Threats include hunting while on migration in around the Mediterranean, and allegedly large numbers killed for food in Oman! Agricultural practices in some countries have led to the loss of trees and hedges which provide potential nest sites and perches for hunting, and pesticides have reduced the availability of insect food. However, let’s hope initiative like the ones Sergey is undertaking in Suha Reka will be replicated by others and the Eurasian Roller can increase number in the future.

European Exotic #1 – Eurasian Hoopoe

Just back from a few days in North Eastern Bulgaria with Sergey from http://www.NatureTravel.eu. During the trip I photographed many wonderful species, especially the “exotics” of Europe.

One of these being the Eurasian Hoopoe. A long time ago, when I was 10 years old to be precise, I saw a Hoopoe in our garden in South Africa, since this day the Hoopoe has always been a bird at the top of my list.

Eurasian Hoopoe 2The Hoopoe is a stunningly colourful bird, as can be seen from the above image, that is found across Afro-Eurasia region. Interestingly, the English name is an onomatopoetic form which imitates the cry of the bird.

As can be seen from the images, the Hoopoe is highly distinctive, with it’s long thin tapering bill, broad and rounded wings, stunning crest and wonderful plumage. Not to mention the trisyllab call; oop-oop-oop, which gives rise to its English and scientific names, although two and four syllables are also common. The Hoopoe was a wonderful companion each morning at 5am when Sergey and I were up ready for our early morning photography sessions, calling from a distant tree and vying for our attention along with Common Cuckoo, Golden Oriole, Turtle Dove and Ortolan Bunting.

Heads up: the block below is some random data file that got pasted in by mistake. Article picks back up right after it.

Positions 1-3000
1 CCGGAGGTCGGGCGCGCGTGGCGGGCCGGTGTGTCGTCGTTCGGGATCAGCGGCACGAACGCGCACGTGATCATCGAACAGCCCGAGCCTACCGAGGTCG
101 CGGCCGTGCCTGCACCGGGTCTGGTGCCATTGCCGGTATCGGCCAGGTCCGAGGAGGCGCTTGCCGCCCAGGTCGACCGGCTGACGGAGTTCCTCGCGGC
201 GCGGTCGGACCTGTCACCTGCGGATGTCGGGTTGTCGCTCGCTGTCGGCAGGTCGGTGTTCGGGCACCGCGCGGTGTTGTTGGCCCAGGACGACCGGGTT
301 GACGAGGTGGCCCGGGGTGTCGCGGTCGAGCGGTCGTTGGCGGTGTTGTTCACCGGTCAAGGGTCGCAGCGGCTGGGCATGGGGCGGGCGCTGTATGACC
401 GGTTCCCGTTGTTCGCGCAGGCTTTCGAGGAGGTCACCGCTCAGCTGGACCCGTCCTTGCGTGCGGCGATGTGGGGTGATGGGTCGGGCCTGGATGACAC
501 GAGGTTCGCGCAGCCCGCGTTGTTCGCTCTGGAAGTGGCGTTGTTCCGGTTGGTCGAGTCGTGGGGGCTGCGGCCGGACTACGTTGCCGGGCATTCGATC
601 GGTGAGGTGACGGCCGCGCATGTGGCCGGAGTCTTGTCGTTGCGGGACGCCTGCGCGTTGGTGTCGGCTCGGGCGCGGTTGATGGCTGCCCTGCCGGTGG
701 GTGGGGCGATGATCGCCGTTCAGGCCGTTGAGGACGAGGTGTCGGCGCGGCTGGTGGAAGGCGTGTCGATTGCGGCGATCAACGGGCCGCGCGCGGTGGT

Eurasian Hoopoe 1The Hoopoe is widespread in Europe, Asia, North Africa, Sub-Saharan Africa and Madagascar. Most European and North Asian birds migrate to the tropics in winter, in contrast the African populations are sedentary. Remarkably, the Hoopoe has been a vagrant in Alaska!! Although this was in 1975.

The Hoopoe has two basic requirements in its habitat; bare or lightly vegetated ground, which is plentyful in the Suha Reka region of Bulgaria, on which to forage and vertical surfaces with cavities, such as trees, cliffs or even walls, nestboxes, haystacks, and abandoned burrows, which to nest. Burrows being the prefered choice in Suha Reka.

Having seen and photographed the Hoppoe last week, the memories of living in South Africa as a child have been stirred and more birds are coming to the forefront of my mind, maybe an African safari is on the horizon……………….